The Battle of the Bulge was a major German offensive and Allied counter-offensive lasting from 16 December 1944 through 25 January 1945. The Germans launched an assault of 13 divisions, 8 infantry and 5 armored, with about 200,000 men and over 340 tanks and 1,600 artillery pieces. The Allied forces, with just 4 infantry divisions and 1 armored division, about 83,000 men and 242 medium tanks, were taken by surprise. Ultimately, about 610,000 American men were involved in the battle, with 19,000 of them killed and 89,000 injured. The U.S. forces in the path of the German advance suffered the highest casualty rate for any U.S. operation of the entire war.
The Germans called it Unternehmen Wacht am Rhein or Operation Watch on the Rhine. To the French, it was the Bataille des Ardennes or the Battle of the Ardennes. The Allied forces referred to it as the Ardennes Counteroffensive.
The rapid German advance led to a pronounced westward bulge in the roughly north-south line of advance of the Allies. Newspapers began referring to it as the Battle of the Bulge in the stories accompanied by maps showing that bulge, and it became the most common name for the initial advance and Allied counteradvance.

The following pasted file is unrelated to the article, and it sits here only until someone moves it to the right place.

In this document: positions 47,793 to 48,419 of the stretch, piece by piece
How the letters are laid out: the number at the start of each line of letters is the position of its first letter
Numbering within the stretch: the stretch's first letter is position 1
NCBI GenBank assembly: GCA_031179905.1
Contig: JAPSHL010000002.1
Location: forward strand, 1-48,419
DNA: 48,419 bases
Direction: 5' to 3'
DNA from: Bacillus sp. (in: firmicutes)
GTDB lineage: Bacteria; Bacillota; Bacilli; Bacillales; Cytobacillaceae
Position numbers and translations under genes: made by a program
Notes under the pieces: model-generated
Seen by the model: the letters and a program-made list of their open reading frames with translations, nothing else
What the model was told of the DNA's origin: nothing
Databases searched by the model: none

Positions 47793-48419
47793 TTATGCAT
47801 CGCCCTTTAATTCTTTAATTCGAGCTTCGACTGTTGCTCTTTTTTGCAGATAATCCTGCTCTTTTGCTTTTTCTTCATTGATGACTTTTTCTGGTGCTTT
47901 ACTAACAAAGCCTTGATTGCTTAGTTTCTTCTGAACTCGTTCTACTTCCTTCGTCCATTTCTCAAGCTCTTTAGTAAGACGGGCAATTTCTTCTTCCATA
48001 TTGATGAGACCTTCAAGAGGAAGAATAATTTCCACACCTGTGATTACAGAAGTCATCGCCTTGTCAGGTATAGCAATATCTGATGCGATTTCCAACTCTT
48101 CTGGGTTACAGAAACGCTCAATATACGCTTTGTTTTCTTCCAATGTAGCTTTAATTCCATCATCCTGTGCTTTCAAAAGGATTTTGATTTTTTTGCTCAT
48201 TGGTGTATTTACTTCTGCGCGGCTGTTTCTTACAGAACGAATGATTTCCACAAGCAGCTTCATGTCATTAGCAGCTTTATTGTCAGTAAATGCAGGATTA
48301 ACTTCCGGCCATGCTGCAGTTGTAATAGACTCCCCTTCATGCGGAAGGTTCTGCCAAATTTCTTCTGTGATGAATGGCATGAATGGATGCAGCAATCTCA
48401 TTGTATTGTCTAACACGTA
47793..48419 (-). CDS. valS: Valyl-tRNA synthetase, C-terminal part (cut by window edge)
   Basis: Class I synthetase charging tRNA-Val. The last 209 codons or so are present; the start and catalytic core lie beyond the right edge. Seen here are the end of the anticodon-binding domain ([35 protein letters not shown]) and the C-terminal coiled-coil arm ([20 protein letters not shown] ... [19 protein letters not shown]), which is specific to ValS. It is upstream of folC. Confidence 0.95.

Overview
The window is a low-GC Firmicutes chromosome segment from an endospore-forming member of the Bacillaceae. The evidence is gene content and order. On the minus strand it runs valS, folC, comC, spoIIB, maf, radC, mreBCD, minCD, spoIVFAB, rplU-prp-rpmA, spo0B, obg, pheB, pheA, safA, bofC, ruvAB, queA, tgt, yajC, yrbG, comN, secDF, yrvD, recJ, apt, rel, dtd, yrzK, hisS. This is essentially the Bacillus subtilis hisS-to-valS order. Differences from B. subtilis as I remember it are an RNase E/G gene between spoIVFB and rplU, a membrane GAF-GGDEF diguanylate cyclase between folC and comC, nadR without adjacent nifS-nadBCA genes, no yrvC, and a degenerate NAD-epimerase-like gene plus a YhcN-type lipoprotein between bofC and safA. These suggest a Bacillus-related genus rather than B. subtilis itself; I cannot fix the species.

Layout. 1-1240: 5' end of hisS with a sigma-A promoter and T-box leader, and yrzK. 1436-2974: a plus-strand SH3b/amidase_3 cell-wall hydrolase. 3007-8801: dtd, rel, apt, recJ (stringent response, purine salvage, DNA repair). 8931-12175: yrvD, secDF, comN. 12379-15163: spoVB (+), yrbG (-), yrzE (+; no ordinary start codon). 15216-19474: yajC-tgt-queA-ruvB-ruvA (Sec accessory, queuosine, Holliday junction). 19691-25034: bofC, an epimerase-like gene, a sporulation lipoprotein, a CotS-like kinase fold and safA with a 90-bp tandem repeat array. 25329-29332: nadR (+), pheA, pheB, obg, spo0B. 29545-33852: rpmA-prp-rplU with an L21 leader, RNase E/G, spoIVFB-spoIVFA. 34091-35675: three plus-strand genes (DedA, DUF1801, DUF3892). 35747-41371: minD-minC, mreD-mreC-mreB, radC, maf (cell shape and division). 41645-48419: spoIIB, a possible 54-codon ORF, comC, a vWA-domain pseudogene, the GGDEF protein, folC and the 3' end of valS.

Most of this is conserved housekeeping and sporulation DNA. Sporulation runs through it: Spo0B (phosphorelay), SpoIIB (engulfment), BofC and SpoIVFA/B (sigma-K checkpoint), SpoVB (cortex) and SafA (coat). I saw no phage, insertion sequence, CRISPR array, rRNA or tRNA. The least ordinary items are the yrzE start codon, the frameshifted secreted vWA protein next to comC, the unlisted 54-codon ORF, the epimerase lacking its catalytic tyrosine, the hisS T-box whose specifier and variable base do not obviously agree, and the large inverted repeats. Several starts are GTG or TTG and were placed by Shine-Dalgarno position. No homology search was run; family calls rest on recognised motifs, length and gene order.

The Allies had pushed east from the early June landings in Normandy, moving across France and into Belgium. By early to mid December they had advanced through Belgium past Antwerp and Brussels and were approaching the German cities of Düsseldorf and Cologne on the lower Rhine. Below is the situation as it stood on 15 December, the day before the German advance started.
The German pushed to the west during the ten days 16-25 December 1944 in their Unternehmen Wacht am Rhein. The "Bulge" westward in the German line and the source of the common name for the battle is obvious here.
A detail shows how Bastogne was almost entirely surrounded and cut off:
The Allied forces pushed back to the east 26 December 1944 through 25 January 1945:
As Stephen Ambrose describes it, "The 101st Airborne still had a complaint. As the story of the Battle of the Bulge is told today, it is one of George Patton and his Third Army coming to the rescue of the encircled 101st, like the cavalry come to save the settlers in their wagon circle. No member of the 101st has ever agreed that the division needed to be rescued!"